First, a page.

On the one hand, those who were born in Western Australia and had lived in it all their lives regarded the country as theirs. They wanted to know who had a better right to it? Why should they hand over its government or even a share of its government to the new arrivals? They spoke of the new arrivals as “t'other-siders” and nomads “without a stake in the country,” men who were said to be “here to-day and gone to-morrow.”

On the other hand, the energetic and enterprising mining community described the Western Australians as “Gropers” who had not the courage to find gold and had left to people who came from outside the task of opening up the interior.

A particularly sore question was the refusal of the Government to build a railway to Esperance Bay, the goldfields' natural port. Instead of doing so, the trade of the goldfields had to pass through the capital, and thus the journey between the goldfields and the eastern

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part of the continent was lengthened by more than one hundred and sixty-seven miles by train and over six hundred and ninety-one miles by sea.

Another grievance was that whilst settlers in the agricultural districts received the freehold of one hundred and sixty acres, residents of the goldfields had to pay for quarter-acre sand patches on which to build their homes.

What made these grievances appear the greater was that they were suffered by those who regarded themselves as the fairy godmother who had raised the Cinderella of the Australian colonies out of the ashes and showered on her golden gifts.

It was at this time the Government made a blunder that nearly precipitated serious trouble. Early in 1898 there were thousands of men working alluvial claims that they pegged and held by virtue of their miners' rights. Most of the surface alluvial had been worked out, but a deep alluvial lead had been found at Kanowna. It was extremely rich, and hundreds of alluvial claims yielded big returns. Deep leads that promised well were opened up at Bulong and elsewhere. The freely spent money of the diggers created a condition of roaring prosperity. Prospecting for other leads was in progress. To encourage this spirit of enterprise the Government even offered a reward of £500 to any person discovering gold in alluvial at a depth of thirty feet below the surface, the money to be paid after 1,000 ounces had been taken from the find.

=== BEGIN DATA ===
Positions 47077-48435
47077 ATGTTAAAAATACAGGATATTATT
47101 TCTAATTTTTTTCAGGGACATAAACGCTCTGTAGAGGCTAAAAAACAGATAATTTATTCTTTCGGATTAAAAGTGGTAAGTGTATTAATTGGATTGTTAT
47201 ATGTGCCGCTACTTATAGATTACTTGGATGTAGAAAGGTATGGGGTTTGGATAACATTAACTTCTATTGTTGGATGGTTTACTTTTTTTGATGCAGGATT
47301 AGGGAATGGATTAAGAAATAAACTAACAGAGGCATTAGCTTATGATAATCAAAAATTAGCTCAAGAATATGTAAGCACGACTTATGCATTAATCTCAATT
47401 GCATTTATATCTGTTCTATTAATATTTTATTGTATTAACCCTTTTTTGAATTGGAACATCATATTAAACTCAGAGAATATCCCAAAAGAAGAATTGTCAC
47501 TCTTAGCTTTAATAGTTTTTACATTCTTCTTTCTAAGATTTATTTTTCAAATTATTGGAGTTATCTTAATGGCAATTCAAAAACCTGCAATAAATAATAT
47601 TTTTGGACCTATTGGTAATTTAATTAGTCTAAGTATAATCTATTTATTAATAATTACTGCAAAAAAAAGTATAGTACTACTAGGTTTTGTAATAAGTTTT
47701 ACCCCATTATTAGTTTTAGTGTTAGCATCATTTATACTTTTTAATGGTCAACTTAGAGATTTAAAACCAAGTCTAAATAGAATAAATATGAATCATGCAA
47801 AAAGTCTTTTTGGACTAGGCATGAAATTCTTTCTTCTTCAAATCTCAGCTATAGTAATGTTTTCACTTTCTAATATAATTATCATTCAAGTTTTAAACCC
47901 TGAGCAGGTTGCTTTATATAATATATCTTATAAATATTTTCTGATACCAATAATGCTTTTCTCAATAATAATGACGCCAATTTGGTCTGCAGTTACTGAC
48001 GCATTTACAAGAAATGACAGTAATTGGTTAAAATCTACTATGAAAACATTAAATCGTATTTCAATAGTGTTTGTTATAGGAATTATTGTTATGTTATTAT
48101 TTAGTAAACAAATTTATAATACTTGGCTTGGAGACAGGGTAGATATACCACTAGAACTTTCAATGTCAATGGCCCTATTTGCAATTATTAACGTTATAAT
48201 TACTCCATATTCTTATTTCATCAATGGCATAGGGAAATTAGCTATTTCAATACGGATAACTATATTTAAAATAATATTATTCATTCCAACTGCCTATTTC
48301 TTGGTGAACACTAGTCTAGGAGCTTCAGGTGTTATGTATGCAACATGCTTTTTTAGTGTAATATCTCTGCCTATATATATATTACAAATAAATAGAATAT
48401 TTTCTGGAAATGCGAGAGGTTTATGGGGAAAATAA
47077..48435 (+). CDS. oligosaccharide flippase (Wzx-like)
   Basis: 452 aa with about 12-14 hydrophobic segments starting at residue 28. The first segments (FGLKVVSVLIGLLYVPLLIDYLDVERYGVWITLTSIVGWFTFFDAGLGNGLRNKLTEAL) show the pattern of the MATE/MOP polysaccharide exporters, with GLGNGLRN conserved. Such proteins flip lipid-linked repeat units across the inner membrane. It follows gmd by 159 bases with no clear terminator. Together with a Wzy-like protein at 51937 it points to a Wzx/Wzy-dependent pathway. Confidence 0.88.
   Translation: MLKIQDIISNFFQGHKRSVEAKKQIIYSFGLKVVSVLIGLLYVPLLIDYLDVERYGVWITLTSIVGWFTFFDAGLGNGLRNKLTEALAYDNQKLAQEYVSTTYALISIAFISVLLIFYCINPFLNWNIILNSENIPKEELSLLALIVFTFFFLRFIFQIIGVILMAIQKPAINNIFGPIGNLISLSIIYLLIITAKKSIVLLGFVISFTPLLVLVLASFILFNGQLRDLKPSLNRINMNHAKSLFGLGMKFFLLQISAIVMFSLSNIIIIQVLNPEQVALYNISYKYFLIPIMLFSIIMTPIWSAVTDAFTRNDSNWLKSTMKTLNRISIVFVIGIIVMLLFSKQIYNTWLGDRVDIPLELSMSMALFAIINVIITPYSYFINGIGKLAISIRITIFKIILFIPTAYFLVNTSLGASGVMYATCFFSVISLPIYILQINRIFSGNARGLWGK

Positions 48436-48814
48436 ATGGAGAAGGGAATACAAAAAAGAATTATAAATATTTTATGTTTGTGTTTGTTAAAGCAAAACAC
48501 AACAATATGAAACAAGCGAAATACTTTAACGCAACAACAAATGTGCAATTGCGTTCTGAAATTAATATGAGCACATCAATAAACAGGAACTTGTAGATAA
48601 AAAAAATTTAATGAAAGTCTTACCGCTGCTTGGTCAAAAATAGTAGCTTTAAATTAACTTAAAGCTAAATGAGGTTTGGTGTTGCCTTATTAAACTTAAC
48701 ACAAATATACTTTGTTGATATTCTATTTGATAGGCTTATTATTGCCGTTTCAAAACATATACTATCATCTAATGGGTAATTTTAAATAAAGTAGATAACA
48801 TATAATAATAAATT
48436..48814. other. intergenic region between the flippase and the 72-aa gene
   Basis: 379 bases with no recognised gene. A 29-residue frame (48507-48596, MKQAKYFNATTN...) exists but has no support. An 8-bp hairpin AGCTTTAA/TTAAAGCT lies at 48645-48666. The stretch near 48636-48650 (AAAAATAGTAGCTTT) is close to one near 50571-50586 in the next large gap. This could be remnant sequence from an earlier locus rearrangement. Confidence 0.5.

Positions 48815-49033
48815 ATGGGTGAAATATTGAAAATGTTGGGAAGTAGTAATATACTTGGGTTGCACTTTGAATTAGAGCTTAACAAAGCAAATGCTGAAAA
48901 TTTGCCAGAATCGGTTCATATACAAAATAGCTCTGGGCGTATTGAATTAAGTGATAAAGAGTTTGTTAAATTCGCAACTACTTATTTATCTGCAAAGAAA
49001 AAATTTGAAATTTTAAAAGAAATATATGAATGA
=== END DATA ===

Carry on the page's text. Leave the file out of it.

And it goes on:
Trouble arose between the holders of a lease and the

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diggers. The Ivanhoe Venture Gold Mining Co. held a lease near Boulder City. The terms under which all mining leases were then held provided that alluvial claims could be pegged out and worked on any lease as long as such claims were not less than fifty feet from a reef or lode. Under the Act the leaseholder was required, when asked, to define the line of his reef. This system of dual titles was unquestionably wrong, but it was the law and up to then it had worked without friction. No objection had been raised to it by anyone. In those days, strange as it sounds now, one hundred feet along the line of reef was considered sufficient for surface workings, and many managers rather appreciated the presence of diggers on their leases, as they assisted them materially in prospecting. For instance, whenever a digger in sinking came to a reef, the manager could insist on his leaving his claim, and the leaseholder would get the advantage of the labour of the prospector.

Certain diggers believed there was a deep alluvial lead on the Ivanhoe Venture lease, and as a matter of fact the lead was later proved to exist. When the manager was asked by men who proposed to peg out an alluvial claim on it to define his reef, he pointed to the four corners of his lease, and said, “All within that is lode matter.” Such a thing as a lode that was a parallelogram was never heard of. The indignant diggers went and pegged out a claim on the lease, and others followed their example. Numbers of shafts were then sunk.